US-based MetaStat has announced that a study of 481 women with breast cancer has confirmed that the MetaSite Score (a count of the number of TMEM structures) was found to be associated with a statistically significant increase in the risk of distant metastasis.
This relationship was found in the predefined subgroup of women with ER+/Her2- breast cancer, a subtype, which accounts for more than 60% of all breast cancers.
The sponsored study was conducted in collaboration with Albert Einstein College of Medicine of Yeshiva University and Weill Cornell Medical College.
The study also determined that the prognostic information provided by the MetaSite Score was independent of key clinicopathologic variables such as the number of lymph nodes to which the tumor had spread, the size of the primary tumor, and the IHC-4 score (a test which provides similar prognostic information to that of the Oncotype DX assay).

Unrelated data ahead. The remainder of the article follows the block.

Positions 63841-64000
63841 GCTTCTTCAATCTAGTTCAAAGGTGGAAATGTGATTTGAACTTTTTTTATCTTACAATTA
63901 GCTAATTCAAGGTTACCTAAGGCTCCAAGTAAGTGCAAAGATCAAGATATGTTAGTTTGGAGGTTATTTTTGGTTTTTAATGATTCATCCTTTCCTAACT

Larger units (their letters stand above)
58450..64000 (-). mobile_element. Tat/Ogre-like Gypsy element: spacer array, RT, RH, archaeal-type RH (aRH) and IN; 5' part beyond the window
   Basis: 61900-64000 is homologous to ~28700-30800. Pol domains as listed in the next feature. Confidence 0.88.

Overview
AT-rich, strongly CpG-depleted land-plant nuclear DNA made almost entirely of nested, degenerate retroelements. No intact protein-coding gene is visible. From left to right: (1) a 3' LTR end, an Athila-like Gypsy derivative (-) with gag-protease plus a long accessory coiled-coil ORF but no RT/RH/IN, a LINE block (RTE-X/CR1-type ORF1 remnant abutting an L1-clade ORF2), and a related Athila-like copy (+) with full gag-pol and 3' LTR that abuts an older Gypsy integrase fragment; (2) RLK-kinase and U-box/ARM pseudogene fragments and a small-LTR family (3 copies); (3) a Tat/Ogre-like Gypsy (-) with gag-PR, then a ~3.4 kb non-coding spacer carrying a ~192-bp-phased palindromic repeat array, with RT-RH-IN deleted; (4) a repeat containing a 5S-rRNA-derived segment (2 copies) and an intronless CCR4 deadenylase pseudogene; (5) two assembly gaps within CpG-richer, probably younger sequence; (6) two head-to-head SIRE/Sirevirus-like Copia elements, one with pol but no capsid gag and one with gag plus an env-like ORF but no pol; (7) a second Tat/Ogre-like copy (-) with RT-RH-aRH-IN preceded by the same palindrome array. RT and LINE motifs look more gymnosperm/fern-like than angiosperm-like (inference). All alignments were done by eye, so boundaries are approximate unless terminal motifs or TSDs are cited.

The MetaSite Breast test is a mechanism-based assay that works to detect areas of the breast where active cancer metastasis is developing which can then allow doctors to choose the best path for treatment.
The assay identifies the microanatomic landmark where tumor cells invade into the bloodstream via their direct interaction with endothelial cells and macrophages.
An earlier study, which was based on 60 patients with early stage breast cancer and published in the journal Clinical Cancer Research, showed that MetaSite Score in the primary breast cancer was associated with increased risk of metastasis.